The Treasury needs to listen to the economists! Scrap Section 24 now!

by Dr Rosalind Beck

10:31 AM, 14th December 2016
About 2 years ago

The Treasury needs to listen to the economists! Scrap Section 24 now!

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The Treasury needs to listen to the economists! Scrap Section 24 now!

Ever since the Government announced that landlords would no longer be allowed to offset the finance costs of their businesses, prominent economists have opposed this.scrap

Immediately following the Summer Budget of 2015, Professor Philip Booth from the Institute of Economic Affairs, as well as Paul Johnson from the Institute of Fiscal Studies were invited to scrutinise the Finance Bill and give their expertise.

They both pointed out how this move was ‘plain wrong’ and based on false premises that landlords enjoyed a tax advantage compared to owner-occupiers (when the opposite was the case). One would assume then that as it was a big mistake it would be promptly overturned.

In fact, their evidence was completely ignored.

Over the subsequent 18 months, Professor Philip Booth elaborated on several occasions on his reasons for arguing that this tax levy on ‘individual’ landlords was so wrong. He even stated that it was based on an undergraduate error which should not be made by the Treasury and that George Osborne was either being deliberately dishonest or simply did not understand the issue.

Please see our two articles below about Professor Philip Booth:

Tax neutrality abandoned in Budget states Professor Philip Booth

Professor speaks out against Landlord Tax Grab

 

Still the Treasury refused to see reason or listen to experts in fiscal affairs, tax and housing.

Dame Kate Barker has now spoken out against the tax levy. Still no u-turn.

Dr Kristian Niemitz, Head of Health and Welfare at the IEA has also published a brief, yet cogent report on the housing crisis in which he states with regard the ‘higher tax for buy-to-let landlords:’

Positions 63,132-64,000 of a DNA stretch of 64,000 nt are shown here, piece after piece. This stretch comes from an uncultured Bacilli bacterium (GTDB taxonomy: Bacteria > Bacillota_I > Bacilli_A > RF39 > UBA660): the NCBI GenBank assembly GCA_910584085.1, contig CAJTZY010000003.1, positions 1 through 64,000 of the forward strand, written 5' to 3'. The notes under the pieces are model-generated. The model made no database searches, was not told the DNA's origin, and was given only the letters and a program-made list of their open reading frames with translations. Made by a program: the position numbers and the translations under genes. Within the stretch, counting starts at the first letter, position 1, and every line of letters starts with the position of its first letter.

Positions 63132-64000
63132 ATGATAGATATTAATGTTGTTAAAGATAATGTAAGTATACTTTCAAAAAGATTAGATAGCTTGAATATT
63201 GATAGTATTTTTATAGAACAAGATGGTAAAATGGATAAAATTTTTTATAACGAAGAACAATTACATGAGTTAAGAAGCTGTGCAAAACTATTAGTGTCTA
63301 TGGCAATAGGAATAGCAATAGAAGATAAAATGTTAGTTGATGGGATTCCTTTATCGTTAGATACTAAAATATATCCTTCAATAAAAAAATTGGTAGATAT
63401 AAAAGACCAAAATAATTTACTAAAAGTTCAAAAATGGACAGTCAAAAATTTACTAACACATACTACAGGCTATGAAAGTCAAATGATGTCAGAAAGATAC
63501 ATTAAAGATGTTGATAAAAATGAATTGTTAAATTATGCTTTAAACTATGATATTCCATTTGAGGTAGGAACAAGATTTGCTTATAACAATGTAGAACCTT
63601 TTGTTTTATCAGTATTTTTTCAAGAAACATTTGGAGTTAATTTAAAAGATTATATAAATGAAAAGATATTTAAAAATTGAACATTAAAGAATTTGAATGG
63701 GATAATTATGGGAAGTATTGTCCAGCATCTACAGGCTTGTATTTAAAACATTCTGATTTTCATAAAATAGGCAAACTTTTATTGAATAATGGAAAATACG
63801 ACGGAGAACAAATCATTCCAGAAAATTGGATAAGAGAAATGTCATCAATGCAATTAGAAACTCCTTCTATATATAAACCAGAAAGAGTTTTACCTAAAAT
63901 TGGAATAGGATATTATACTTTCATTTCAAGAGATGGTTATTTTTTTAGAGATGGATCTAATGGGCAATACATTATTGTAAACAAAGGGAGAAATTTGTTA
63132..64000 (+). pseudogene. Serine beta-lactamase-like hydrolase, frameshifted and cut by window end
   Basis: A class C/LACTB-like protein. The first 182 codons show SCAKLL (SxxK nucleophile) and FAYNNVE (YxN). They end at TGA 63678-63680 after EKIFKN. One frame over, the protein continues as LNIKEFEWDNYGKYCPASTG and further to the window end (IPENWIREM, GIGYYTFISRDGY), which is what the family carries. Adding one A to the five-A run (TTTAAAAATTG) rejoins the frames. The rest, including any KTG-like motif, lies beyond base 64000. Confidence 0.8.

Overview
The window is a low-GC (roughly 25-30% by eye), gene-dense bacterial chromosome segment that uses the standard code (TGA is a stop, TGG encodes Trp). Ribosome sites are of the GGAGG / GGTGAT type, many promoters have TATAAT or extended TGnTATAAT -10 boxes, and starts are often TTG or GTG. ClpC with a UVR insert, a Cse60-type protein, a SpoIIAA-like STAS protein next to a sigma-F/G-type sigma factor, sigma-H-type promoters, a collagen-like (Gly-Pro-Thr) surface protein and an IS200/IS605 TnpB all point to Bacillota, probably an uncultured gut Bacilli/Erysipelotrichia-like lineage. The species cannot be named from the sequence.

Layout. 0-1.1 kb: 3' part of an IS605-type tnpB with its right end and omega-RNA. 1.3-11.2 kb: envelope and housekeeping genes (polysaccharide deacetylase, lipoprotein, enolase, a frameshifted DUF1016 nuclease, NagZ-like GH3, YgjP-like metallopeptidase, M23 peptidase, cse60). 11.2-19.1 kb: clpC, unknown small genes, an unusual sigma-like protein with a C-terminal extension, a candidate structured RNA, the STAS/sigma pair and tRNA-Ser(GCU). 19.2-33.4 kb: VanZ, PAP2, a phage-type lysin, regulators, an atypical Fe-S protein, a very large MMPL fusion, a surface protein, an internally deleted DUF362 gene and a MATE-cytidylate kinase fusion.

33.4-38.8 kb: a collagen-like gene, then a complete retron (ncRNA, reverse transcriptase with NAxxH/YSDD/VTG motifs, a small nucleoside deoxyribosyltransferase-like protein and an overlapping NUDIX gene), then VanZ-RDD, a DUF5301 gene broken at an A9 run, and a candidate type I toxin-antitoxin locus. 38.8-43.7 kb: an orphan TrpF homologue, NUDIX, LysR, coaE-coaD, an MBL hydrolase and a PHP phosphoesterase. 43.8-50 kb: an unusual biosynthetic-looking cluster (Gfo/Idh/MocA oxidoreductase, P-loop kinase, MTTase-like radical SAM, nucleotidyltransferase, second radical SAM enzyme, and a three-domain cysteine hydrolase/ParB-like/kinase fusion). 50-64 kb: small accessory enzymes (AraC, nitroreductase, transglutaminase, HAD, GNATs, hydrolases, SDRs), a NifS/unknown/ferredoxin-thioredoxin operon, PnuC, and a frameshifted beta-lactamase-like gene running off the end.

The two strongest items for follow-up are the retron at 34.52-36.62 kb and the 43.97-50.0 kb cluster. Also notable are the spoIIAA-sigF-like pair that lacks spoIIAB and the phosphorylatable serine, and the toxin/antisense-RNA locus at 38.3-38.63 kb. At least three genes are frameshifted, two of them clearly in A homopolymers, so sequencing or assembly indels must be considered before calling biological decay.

‘The higher tax burden on buy-to-let landlords is also a step in the wrong direction. Letting a property is business like any other, and the cost of servicing the mortgage is a business cost like any other. Thus, the tax system should treat it as such.’ Click here

Still no change; the Treasury continues to stonewall and attempt to disorientate us with what is effectively gibberish.

The Ros Report: the Treasury defends the indefensible

When will the Government see sense and reverse this nonsensical attack on landlords (but only those with mortgages who are unincorporated)? The architect of it is gone (George Osborne) so what are they waiting for?



Comments

BTL INVESTOR SCOTLAND

11:57 AM, 14th December 2016
About 2 years ago

Surely common sense will prevail and the Government will do a U turn.

Paul Green

12:13 PM, 14th December 2016
About 2 years ago

There vile maxim is "all for them and nothing for us"
It's called Neoliberalism...

Gary Nock

17:55 PM, 14th December 2016
About 2 years ago

Common sense and this Government do not go hand in hand. Until the rental sector is completely destroyed they will sit on their hands and do nothing. Then it will be "shock horror why are the landlords not providing Generation Rent with homes they cannot afford themselves"

Jonathan Clarke

8:11 AM, 15th December 2016
About 2 years ago

In two years or so when the destructive effects of Sec 24 reach into and are seen for what it is by a much wider audience than just us private landlords then the pressure will really build to do something. Those who work in the care industries and numerous other affected industries who will start to suffer alongside us will then begin to add their voice .

I anticipate the government will then make cynical concessions in order to get re elected in 2020. They wont call it a U turn but a realignment of policy in light of new economic data blah blah blah.

They will do this to cynically to win votes because they are politicians and not business people or social care providers. Common sense to them means doing something to get re elected - no more no less. Just as common sense to me as a property investor may mean me selling a few dozen properties to pay my tax bill.